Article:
The Single Most Important Issue Facing Congress

Often, prioritizing in politics can be difficult. But once in a while a nation finds itself in a position where what should be policymakers' first priority becomes crystal clear. Now is such a time, and the decision of whether or not to extend the Bush tax cuts is that issue. As the economic recovery struggles to keep its balance, there's nothing else nearly as important for Congress to consider at this time. Its failure to do so could only lead to disastrous consequences.

The longer Congress waits to make its decision, the more economic uncertainty will affect the anemic recovery. Since May, wealthy Americans, in particular, have decreased their discretionary spending by 25%. This is likely due in part to fears that taxes will be increasing next year. Tax hikes are also likely beginning to affect end of year decision making for early 2011 expansion for small businesses. But the cuts may be extended for everyone, making such fiscal cautiousness unwarranted. 

There's also a simply logistical problem. The tax rate hikes may temporarily hit all Americans in early 2011, even if Congress extends the cuts after the November elections. As an article from Bloomberg noted on Friday, the IRS won't be able to revise withholding changes quickly enough if the legislation is passed at the last minute.

Some members of Congress, progressive Democrats in particular, would probably prefer to wait until after elections to vote on extending the Bush tax cuts, for purely political reasons. The vote is sort of a no-win situation for Democrats. If Republicans block efforts to exclude the rich from the extension, then Democrats may be forced to push the cuts through for all Americans. This will result in a situation where moderates will likely find it more convincing that Republicans deserve credit for forcing Democrats to push through the extension, while the Democrats' base becomes angry that its party didn't play tougher and demand the rich pay.

Yet it's pretty safe to assume that one of two outcomes will occur here. Either the cuts will be extended for everyone (probably temporarily), including "the rich," or they will be allowed to expire for everyone. Unless progressive Democrats have some impressive trick up their sleeve this is a battle they can't afford to fight. If Republicans and moderate Democrats call their bluff and prevent legislation from advancing if it doesn't include wealthier Americans, then the progressive Democrats will have to go along.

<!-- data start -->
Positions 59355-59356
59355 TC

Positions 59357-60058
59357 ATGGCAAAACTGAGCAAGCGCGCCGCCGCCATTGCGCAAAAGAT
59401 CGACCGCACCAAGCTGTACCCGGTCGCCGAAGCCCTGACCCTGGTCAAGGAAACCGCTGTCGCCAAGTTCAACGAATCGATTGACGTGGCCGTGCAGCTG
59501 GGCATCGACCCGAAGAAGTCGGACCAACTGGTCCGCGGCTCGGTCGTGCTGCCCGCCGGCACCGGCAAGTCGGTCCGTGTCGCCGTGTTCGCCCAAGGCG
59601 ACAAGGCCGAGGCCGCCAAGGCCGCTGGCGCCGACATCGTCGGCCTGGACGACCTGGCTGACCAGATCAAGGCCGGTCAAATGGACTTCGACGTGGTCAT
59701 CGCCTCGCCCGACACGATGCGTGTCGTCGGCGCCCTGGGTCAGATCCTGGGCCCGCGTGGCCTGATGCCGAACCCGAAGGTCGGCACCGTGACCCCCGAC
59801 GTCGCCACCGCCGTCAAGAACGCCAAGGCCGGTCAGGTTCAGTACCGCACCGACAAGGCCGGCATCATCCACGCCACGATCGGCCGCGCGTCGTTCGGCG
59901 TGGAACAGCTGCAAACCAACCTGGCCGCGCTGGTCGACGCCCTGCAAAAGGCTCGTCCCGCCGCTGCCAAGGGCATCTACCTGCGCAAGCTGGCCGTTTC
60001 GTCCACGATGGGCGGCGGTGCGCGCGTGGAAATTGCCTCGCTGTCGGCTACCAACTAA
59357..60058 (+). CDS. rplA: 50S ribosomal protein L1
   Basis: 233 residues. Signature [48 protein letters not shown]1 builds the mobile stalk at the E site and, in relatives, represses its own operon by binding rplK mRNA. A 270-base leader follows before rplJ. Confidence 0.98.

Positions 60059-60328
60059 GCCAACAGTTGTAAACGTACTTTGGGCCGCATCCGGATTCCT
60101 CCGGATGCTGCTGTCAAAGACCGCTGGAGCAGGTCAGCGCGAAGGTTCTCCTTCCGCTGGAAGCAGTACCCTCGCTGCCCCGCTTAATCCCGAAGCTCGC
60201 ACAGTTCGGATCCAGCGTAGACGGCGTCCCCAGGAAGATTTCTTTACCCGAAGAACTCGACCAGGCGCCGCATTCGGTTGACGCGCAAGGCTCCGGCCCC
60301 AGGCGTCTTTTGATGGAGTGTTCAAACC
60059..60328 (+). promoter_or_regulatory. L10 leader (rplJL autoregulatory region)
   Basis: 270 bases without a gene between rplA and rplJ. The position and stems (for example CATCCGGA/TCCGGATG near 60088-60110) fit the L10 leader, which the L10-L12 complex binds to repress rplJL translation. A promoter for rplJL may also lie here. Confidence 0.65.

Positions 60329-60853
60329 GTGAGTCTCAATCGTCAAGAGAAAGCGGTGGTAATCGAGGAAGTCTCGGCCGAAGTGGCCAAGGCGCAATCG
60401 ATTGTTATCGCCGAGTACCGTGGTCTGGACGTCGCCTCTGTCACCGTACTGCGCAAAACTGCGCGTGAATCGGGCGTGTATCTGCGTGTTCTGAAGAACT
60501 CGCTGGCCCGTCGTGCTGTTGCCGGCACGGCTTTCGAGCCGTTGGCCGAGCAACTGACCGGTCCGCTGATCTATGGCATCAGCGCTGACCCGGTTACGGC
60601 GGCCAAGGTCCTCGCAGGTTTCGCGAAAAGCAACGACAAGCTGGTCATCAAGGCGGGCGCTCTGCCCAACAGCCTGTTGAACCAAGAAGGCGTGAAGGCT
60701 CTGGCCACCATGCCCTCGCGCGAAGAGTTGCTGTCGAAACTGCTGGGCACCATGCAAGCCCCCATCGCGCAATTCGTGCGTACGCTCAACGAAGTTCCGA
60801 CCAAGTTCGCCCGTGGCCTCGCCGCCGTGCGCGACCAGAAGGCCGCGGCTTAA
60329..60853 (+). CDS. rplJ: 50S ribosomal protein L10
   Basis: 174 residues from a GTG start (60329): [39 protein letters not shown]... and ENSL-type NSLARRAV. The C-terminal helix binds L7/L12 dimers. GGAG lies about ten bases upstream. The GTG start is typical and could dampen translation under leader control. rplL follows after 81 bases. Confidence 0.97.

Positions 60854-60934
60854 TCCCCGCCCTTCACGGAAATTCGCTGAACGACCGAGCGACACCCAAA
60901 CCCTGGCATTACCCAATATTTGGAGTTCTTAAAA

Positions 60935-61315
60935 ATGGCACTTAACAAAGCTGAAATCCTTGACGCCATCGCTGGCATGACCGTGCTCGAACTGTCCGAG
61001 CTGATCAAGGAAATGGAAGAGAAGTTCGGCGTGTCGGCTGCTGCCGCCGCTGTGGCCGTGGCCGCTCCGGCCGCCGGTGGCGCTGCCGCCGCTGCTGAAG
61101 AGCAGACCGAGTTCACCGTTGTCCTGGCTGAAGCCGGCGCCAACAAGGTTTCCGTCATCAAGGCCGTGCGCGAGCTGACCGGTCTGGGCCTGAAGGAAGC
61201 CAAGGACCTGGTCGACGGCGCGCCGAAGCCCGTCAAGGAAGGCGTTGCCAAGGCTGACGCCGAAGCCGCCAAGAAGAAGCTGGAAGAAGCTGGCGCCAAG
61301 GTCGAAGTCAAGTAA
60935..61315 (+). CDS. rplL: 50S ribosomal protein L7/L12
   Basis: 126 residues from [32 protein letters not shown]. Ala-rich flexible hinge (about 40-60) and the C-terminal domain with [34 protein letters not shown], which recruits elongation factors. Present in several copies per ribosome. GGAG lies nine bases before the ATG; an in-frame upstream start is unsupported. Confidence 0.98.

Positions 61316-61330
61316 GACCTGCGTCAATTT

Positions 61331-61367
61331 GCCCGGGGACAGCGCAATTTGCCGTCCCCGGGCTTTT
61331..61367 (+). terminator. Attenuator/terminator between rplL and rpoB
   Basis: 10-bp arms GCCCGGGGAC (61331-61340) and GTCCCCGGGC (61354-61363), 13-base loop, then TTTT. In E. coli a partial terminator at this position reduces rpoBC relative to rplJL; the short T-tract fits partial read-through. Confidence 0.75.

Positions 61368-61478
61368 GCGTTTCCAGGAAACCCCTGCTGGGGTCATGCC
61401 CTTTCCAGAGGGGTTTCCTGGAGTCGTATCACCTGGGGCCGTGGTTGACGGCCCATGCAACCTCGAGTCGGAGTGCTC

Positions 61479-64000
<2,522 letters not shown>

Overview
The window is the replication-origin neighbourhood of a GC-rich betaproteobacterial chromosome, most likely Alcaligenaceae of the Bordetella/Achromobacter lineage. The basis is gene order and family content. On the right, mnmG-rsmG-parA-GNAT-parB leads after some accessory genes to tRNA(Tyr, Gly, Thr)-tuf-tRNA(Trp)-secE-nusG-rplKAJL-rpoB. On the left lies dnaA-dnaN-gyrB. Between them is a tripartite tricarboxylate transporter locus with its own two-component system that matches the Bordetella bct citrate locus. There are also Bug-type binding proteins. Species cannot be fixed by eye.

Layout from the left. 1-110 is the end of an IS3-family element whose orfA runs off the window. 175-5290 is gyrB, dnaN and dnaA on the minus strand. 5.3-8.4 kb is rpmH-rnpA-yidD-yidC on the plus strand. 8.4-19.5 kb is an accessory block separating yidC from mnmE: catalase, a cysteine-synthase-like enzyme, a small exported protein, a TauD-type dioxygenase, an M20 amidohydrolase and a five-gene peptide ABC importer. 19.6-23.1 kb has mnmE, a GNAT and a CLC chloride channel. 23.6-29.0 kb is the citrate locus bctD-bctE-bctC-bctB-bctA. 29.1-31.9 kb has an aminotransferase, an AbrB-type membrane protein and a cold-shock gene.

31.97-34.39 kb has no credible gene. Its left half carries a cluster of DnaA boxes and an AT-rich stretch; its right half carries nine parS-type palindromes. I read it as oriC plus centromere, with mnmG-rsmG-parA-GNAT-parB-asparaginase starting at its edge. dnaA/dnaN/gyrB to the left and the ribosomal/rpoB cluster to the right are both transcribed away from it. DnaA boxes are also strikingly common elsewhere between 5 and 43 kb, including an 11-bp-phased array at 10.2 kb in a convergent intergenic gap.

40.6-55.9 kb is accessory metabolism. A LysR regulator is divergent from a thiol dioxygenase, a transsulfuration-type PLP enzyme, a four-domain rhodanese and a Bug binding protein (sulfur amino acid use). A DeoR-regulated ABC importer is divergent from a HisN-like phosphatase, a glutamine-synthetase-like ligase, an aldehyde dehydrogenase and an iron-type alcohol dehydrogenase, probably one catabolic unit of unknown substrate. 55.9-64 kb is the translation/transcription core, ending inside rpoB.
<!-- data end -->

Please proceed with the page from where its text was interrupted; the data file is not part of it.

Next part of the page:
Almost no one believes that the economy will be better off in the short-term if taxes are raised on the lower- and middle-classes. And if the economy gets even worse, then the Obama administration will be in even hotter water in 2012. Moreover, most voters probably won't find blaming Republicans for the take hike very plausible if the progressive Democrats refuse to extend the cut to everyone. If the Republican Party can be said to rally around and unite on any issue, it's lower taxes.

And really, extending the cuts temporarily to wealthier Americans doesn't have much downside. It will be a more expensive option, at around $70 billion more per year. But most economists think a full extension would be the best option open to Congress.

Considering the urgency, Congress needs to put aside any other legislation it's working on and take up the issue of whether to extend the Bush tax cuts as soon as possible. Since it's hard to imagine that the battle could end without the cuts being extended for at least the lower- and middle-classes, the economy would be much better off if Washington eliminated the uncertainty. As mentioned earlier, tax cuts are just about the only viable option that Congress has left to attempt to stimulate the economy. It should act.

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Daniel Indiviglio was an associate editor at The Atlantic from 2009 through 2011. He is now the Washington, D.C.-based columnist for Reuters Breakingviews. He is also a 2011 Robert Novak Journalism Fellow through the Phillips Foundation. More

Indiviglio has also written for Forbes. Prior to becoming a journalist, he spent several years working as an investment banker and a consultant.

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